“Beyond All Expectations!”
Johnson City area becomes Home for National Artists

Johnson City Record Courier
Thursday January 22, 2004
Front Page
By Kimberly Staton

 This was Johann Eyfells’ first impression of his new property.  He purchased his 10 acre ranch site unseen through local realtor Joe Stewart.  One hundred and ten tons of sculpture arrived by semi-truck and huge flatbed trucks from Florida and Houston last week.  This is only the first delivery for his Hill Country destination.  The shipments originated in Iceland and Orlando, Florida with its final destination about 15 miles west of Johnson City on Highway 290 to what promises to be another cultural stronghold for the area.

   Eyfells’ first introduction to the Texas Hill Country came with an invitation from Italian artist Benini to exhibit his major sculpture “Disappearance Manifested” at the Benini Foundation and Sculpture Ranch, seven miles from Johnson City. 

   The friendship of these two artists dates back 20 years when both lived in Florida near Orlando.  Eyfells was serving as a professor at the University of Central Florida teaching Sculpture, and Design, as well as Processes and Ideas in Art.  Benini was painting in his studio on the shores of Lake Harney.  Through the years they maintained contact, and followed each other’s career successes.

  You might ask who is Johann Eyfells?  Johann Eyfells is an internationally renowned sculptor.  Born in Iceland eighty years ago, he explored boxing and architecture before focusing on sculpture.  Massive Sculpture! In this process, he developed a highly unique philosophical and theoretical framework that links his work to his universal outlook, his questionings and his formulations of science, life and art.  His work is so highly regarded that it was selected for the Venice Biennale, one of the highest honors in the world of fine arts.  Just last year, it was featured in an exhibition at the Corcoran Gallery of Art.

  Eyfells’ move actually brings the work of two major international artists to the Hill Country.  About 60 pieces of bronze sculptures recently cast in foundries in New York, Florida and London, pieces of Kristin Halldorsdottir Eyfells, will also join the project.  The next installation, scheduled for the first week in February, will bring two truckloads of her large paintings and works on paper.  Her Famous Faces series and Ladies Anonymous series have been featured in writings and exhibitions since the early 1980’s.  Married for 54 years, the Eyfells worked separately, and side by side, in their work, as detailed in their website, www.EyfellsandEyfells.com.  Following Kristin’s death in 2002, Johann renewed efforts to maintain the joint focus of their careers.  Though he walks alone these days, he lives surrounded by her paintings and sculpture and is highly responsive to requests for exhibitions and information about her career and her work.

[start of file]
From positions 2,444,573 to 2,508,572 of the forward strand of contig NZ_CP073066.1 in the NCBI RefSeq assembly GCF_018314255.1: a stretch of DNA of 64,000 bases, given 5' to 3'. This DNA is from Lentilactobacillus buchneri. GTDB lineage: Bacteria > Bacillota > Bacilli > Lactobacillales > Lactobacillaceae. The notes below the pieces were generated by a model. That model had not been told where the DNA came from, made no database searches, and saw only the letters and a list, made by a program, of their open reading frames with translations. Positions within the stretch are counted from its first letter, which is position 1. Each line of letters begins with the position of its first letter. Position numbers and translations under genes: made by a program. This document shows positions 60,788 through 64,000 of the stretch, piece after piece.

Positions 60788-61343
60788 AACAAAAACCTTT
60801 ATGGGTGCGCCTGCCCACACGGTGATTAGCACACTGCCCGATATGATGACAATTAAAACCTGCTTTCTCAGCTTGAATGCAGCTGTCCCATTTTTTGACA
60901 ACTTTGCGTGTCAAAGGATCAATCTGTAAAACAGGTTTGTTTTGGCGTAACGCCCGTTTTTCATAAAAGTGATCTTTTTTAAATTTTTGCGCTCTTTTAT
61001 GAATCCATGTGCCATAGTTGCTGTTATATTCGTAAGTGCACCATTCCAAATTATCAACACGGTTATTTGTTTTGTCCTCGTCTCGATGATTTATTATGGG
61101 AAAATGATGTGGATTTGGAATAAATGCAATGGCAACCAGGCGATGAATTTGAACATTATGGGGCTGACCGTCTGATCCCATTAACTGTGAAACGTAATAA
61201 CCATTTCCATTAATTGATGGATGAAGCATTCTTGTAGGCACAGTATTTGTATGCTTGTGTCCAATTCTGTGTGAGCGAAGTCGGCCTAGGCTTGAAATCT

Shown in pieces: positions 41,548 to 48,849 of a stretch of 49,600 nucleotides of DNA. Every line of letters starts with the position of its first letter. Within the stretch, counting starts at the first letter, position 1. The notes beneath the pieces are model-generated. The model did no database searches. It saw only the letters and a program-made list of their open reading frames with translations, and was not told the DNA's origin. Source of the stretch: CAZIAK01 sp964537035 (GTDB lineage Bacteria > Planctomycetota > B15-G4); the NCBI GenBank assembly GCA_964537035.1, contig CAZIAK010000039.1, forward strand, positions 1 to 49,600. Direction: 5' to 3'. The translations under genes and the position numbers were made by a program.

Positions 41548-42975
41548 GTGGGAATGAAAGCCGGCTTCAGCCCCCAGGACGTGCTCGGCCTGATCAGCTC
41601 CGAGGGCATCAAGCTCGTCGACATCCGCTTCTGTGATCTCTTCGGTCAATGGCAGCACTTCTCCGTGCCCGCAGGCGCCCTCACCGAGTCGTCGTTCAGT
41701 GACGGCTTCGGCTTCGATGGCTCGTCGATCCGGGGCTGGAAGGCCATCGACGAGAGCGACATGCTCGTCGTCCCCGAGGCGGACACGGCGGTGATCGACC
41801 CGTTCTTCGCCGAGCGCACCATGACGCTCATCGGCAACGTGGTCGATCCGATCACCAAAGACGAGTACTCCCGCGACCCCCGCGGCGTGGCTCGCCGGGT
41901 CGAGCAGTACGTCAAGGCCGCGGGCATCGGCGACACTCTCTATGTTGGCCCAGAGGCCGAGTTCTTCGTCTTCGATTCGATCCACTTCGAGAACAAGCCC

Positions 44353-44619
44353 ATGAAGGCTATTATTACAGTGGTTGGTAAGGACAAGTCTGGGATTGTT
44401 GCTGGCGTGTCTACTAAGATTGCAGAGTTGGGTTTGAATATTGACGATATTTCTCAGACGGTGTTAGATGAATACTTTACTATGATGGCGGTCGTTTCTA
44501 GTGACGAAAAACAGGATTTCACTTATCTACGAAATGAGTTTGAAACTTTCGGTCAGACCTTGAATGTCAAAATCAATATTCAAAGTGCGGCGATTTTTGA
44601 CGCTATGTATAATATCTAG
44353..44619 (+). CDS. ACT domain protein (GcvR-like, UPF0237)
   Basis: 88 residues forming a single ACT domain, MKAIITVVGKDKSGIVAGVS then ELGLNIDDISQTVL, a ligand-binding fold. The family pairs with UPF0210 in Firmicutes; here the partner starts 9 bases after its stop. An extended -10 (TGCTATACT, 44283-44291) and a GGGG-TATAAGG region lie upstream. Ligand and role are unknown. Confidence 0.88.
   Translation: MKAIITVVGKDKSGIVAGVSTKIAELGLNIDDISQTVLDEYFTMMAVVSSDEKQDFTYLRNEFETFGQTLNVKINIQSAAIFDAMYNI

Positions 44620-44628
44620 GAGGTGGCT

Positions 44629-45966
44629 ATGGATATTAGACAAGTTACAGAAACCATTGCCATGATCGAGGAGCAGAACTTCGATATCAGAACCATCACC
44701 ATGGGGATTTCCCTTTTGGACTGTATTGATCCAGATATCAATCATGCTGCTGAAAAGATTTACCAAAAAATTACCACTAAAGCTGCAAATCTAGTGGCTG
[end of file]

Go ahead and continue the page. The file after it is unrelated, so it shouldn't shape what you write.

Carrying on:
Seven semi-trucks, a 94’ crane and forklifts were busy for two days unloading huge metal sculptures and pieces of an enormous cement-based sculpture that will need to be reassembled.  “I have hauled all kinds of things all over the country,” one trucker said, “but this has to be the most interesting.  I had people come up to the semi every time I stopped, all curious about these pieces and where they were going.”  I found this coincidental since I too, had wondered what they were.  I was sitting at my desk typing away on deadline rushing around to get the paper out last week when I saw one of the trucks go by on Highway 290 in front of the newspaper office.  It caught my eye due to the originality of the pieces.  I thought to myself, “What was that?”  Low and behold, I received a call the next morning from Lorraine Benini that the shipment was to be unloaded.  I received the instructions and headed out in the rain to watch this whole experience unfold before my eyes.  It was amazing.  I asked Mr. Eyfells how he felt about the Hill Country.  He simply said “I feel like I can finally breathe.  The space allows my mind to breathe”.  I found that poetic and symbolic of how many of us feel about our wonderful Hill Country.